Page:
This is a brief but detailed tutorial on using Adobe® Photoshop® to take advantage of the PNG format's alpha-transparency feature to, basically, make grayscale images that will look halfway decent on a variety of different background colors.
I wrote it down because once when I wanted to do it myself, all I could find were pages that assumed you were already a Photoshop expert, or pages that only described the very simple one-level kind of transparency that even GIFs can do. So I thought I might save you the trouble if you ever need to do the same thing. I wrote it down as a story, because I'm a weblogger and I like to talk too much.
So the other day I was playing around CSSifying my weblog, making alternate stylesheets and so on, and I noticed a problem. Up until the CSSification, my weblog had always been in a brown color scheme, and in keeping with that scheme I had generally recolored all my images to be nice and brown.
Once the stylesheets were working, I naturally designed an alternate stylesheet that wasn't brown. But the results were less than optimal (see figure 1) because of course the images were still brown, not being magically recolored by the stylesheet.
(Actually the blue and brown don't really look bad together, but it's the principle of the thing; I wanted to make a stylesheet that would produce an all-blue page.)
I looked around for solutions, and found that there's a whole set of CSS filters (that only work in IE), one of which ("filter: gray") will make any image into a grayscale image. That's great for grayscale pages, but doesn't help with blue.
Friend Ian suggested that I could do some magic with the alpha channel transparency in PNG files, to make images that would adapt themselves automagically to their background colors.
This sounded good to me, so I poked around the Photoshop menus and the Photoshop help, and when those were unhelpful I poked around the web, but all I found were pages that either assumed I was already a Photoshop expert and casually said things like "put your image into an alpha channel" without saying how, or described only the very simple process of turning a single background color transparent.
What I needed was a description for the casual Photoshop user of how to make an image variably transparent; in particular, for my purposes, to take a grayscale image and make a new image that was fully transparent where the grayscale was lightest, fully opaque where it was darkest, and middling opaque in between.
I eventually found one page that came sort of close, and by fiddling with its instructions I was able to put together a reasonably simple formula for navigating through Photoshop's incredibly baroque user interface to make this work.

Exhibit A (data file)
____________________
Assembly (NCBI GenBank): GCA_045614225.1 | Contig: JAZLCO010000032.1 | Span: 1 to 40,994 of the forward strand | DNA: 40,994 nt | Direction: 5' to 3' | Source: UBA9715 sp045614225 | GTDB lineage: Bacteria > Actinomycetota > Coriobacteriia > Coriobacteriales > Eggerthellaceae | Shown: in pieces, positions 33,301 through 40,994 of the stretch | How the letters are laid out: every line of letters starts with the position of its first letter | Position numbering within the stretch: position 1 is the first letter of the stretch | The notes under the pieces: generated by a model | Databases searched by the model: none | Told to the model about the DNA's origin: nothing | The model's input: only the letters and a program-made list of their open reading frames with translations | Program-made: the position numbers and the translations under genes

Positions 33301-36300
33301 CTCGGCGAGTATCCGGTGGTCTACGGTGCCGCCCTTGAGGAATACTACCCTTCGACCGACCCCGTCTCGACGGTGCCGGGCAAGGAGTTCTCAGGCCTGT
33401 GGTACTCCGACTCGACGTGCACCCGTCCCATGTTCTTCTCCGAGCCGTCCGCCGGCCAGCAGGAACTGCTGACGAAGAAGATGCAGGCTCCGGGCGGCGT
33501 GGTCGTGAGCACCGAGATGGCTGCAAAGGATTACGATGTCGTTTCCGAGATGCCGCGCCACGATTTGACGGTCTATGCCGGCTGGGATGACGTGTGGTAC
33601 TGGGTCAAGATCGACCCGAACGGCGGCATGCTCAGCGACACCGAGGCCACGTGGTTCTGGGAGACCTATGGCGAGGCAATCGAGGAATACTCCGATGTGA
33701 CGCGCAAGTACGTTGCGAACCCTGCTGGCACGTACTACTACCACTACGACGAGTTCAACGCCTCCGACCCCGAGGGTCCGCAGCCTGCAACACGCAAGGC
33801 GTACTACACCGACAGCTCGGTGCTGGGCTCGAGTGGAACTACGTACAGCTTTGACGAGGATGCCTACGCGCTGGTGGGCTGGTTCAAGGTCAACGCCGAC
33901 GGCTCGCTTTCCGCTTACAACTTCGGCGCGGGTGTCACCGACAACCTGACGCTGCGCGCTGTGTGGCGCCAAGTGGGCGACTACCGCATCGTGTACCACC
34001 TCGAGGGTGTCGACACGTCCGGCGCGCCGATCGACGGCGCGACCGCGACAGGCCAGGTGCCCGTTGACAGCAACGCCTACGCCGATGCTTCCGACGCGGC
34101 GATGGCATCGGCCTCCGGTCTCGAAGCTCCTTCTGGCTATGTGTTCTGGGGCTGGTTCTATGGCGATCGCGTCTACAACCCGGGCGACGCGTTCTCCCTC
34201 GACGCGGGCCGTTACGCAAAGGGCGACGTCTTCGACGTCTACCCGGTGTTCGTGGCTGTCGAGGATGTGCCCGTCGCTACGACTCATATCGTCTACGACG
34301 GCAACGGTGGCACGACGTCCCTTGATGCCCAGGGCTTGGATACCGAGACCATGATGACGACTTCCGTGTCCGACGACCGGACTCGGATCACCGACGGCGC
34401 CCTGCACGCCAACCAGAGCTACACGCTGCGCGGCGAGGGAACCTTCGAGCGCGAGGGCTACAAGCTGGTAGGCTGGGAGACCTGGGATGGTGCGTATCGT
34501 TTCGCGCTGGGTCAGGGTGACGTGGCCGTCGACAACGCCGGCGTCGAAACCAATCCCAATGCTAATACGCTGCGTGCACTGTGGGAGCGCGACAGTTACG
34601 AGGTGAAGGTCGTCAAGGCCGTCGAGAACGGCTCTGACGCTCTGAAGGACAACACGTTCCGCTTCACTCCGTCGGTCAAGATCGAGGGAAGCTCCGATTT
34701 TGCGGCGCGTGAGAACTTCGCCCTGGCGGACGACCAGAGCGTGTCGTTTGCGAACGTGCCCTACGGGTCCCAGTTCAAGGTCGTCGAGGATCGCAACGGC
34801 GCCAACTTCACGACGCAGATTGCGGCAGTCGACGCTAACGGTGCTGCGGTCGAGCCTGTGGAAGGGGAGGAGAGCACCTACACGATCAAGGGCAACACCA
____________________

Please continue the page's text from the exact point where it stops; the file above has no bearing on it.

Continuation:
Here we go. (Note that if you want this to work you should follow the instructions exactly at least the first time, as Photoshop is quite demanding about some things. Once you've convinced yourself that it works as described, you can play with variants. This is done with Photoshop 7.0 under Windows XP; elsewhere your mileage may vary.)
First, open your image in Photoshop. I'm assuming you're starting with a simple image like a JPG or a PNG or whatever; if you have a Photoshop PSD file, you can either use File / Save For Web to make a simple image file and then work with that, or you can try to wing it with the PSD.
You'll probably want to work with a copy to avoid accidentally zorching the original, so do Image / Duplicate, press Enter to accept the default name on the popup, switch to the original image, and do File / Close (feel free to use other controls wherever I specify a menu thing, like the liddle X rather than File / Close, if you'd rather).
Look at the "Layers" tab. (By default it's in the lower right; if you're unlucky you moved it somewhere else by accident months ago. If you can't find it, go into the "Window" menu and make sure "Layers" is checked, and that might surface it.) If the "Layers" tab lists just one layer called "background", make that into a real (non-background) layer by double-clicking on it (naturally), and pressing Enter to accept the default name. If you already had a single non-background layer, great. If your image started out with multiple layers, you should flatten it first or something, I dunno.